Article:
banks of such people to re-locate traumatic memory into `narrative memory'. They'll know it
was bad at the time, but it won't feel bad to think and talk about it any more. The remaining
25% have persistent trauma. Weeks, months, even years later it will still feel very current and
awful to even think about, let alone discuss. As you'd expect, these are the people who also
make the best hypnotic subjects. The traumatic memory doesn't fade for these people and is
logged as a current not a past threat.
Their brain will be on the look out for anything that reminds them of the initial trauma. This is
the way the protective emergency part of your brain errs on the side of caution. So, for Dr X,
all old people felt threatening because one had actually been.
Trying to get someone who is deeply traumatised to `talk about it' may only make it worse as
`getting back into the memory' re-traumatises the person. Dr X couldn't talk about the initial
attack at first. Had I insisted on making her talk about it in detail to `explore her feelings', her
session would have been painfully distressing and ineffective.
As trauma becomes encoded instinctively through the REM state, it is best treated by
accessing the same REM state ­ and this can easily be done through relaxed hypnotic
trance. Relaxation and disassociation are key to lifting trauma quickly and comfortably. Dr X
needed help fast.
The Rewind Technique
What she needed and I offered was a way to re-code the traumatic memory as something
that is no longer threatening. The rewind technique (also known the fast phobia technique
because it's also used to lift phobias) is the quickest and most reliable way to lift trauma.
The procedure involves relaxing the subject deeply and encouraging them to imagine a
comfortable and relaxing place. Maybe a favourite place they've been to or would like to go
to. Within the comfortable place they are encouraged to visualise a TV set with a video and
remote control switch. They are then asked to imagine floating out of themselves to one side,
so that they can see themselves, looking calm, watching the old memory in fast forward. At
this point they can't see the memory itself (as they are looking from the side) but they imagine
themselves watching it. This keeps them comfortable and protected.
They are then asked to drift to a time after the memory when everything had calmed down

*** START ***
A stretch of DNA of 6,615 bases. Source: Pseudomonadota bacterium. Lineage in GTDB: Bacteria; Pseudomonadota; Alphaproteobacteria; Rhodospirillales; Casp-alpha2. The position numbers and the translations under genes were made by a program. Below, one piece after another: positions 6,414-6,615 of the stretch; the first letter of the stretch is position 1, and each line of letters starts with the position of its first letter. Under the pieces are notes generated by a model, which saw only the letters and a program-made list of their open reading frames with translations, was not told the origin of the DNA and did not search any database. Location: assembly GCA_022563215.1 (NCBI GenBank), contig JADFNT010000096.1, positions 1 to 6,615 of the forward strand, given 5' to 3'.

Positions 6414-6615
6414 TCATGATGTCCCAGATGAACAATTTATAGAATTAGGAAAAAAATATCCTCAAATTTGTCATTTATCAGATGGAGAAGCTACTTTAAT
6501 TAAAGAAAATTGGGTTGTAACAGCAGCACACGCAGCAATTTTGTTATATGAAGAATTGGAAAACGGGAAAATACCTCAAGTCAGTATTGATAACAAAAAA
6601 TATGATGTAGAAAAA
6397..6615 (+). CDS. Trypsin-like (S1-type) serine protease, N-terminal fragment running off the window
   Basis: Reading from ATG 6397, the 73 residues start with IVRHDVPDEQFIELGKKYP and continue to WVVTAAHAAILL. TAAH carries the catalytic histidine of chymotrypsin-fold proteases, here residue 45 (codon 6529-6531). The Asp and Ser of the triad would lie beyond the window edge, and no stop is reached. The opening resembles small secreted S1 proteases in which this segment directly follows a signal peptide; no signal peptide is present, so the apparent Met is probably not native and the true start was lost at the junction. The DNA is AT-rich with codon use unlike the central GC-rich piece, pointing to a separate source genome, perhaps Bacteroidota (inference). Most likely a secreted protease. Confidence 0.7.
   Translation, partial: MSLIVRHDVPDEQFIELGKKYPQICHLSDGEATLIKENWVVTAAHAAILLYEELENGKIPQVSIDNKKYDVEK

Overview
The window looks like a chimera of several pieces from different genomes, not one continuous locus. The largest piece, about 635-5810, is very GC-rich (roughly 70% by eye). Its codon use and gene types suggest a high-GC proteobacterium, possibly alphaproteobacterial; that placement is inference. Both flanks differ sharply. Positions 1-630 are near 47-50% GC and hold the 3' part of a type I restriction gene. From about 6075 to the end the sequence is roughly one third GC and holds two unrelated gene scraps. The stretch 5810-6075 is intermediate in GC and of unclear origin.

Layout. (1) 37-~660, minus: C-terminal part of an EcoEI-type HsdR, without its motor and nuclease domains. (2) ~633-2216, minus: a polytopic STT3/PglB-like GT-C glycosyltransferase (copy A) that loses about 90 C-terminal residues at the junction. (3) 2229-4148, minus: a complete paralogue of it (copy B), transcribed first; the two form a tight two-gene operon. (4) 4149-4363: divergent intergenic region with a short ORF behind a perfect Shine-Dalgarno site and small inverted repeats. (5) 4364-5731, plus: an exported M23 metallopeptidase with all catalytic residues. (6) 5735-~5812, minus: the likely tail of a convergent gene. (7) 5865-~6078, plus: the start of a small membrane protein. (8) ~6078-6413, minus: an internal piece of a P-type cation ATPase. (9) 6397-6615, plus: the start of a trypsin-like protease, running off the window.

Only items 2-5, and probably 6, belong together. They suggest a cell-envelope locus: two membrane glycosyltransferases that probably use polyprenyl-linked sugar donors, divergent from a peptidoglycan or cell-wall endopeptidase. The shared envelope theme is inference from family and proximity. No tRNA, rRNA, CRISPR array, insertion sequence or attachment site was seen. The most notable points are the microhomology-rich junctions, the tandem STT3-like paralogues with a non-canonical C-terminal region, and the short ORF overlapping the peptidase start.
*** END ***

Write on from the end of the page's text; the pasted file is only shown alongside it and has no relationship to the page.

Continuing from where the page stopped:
again. From this point they experience `rewinding' back through the memory experiencing it
backwards. This process takes the feeling out of the memory and therefore the person is de-
How Post Traumatic Stress Disorder Works


Then they imagine floating back out into their comfortable place. From here they view the
memory `on TV' in fast forward while feeling relaxed. This process is repeated three times or
until there is no emotional arousal around the memory. At all. The memory is now de-
conditioned and the trauma is gone. Nightmares and flashbacks stop as a result. Now when
the person thinks about the time they can feel calm and detached from it.
The technique is safe, fast effective and comfortable. The therapist does not even need to
know what traumatic memory is being worked upon, so it is also non-intrusive.
The rewind technique mirrors what your brain does naturally with emotionally arousing
memories. We all have memories which were scary at the time but which we can now look
back on and talk about with detachment and even amusement. Those memories have moved
out of the emotional centres of the brain and into normal narrative memory. PTSD sufferers
haven't managed to do that for themselves, so they need a helping hand in a process that
mirrors the natural healing process. The rewind technique seems to be the best way of doing
And Dr X? I'm happy to say she is back at work, the memory is comfortable and fading and
that she even helped an old man across the street recently.


Blogger Dr. Larry Deutsch said...

Hypnosis can also help in recovering traumatic experiences. Learning to survive the experience will make us better and healthier human beings.

April 7, 2010 at 6:56 PM